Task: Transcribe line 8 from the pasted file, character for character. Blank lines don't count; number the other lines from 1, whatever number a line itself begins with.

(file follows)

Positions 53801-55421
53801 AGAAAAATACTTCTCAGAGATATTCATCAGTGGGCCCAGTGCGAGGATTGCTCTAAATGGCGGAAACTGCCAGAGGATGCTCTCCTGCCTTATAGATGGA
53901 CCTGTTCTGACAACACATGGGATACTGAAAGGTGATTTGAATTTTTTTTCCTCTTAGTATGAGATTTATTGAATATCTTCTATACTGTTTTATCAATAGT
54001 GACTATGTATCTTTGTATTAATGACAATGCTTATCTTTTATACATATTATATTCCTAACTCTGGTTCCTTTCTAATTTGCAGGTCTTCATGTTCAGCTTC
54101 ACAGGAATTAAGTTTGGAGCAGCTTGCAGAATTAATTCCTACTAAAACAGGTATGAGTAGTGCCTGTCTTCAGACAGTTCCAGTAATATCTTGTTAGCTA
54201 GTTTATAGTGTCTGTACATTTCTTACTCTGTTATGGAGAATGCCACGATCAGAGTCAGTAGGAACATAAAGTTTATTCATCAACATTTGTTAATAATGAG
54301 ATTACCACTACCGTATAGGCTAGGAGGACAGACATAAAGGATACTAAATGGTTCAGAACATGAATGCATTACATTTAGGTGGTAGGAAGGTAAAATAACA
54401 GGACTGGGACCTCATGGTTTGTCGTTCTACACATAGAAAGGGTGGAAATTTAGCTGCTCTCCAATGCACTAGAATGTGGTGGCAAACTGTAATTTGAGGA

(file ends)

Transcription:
54401 GGACTGGGACCTCATGGTTTGTCGTTCTACACATAGAAAGGGTGGAAATTTAGCTGCTCTCCAATGCACTAGAATGTGGTGGCAAACTGTAATTTGAGGA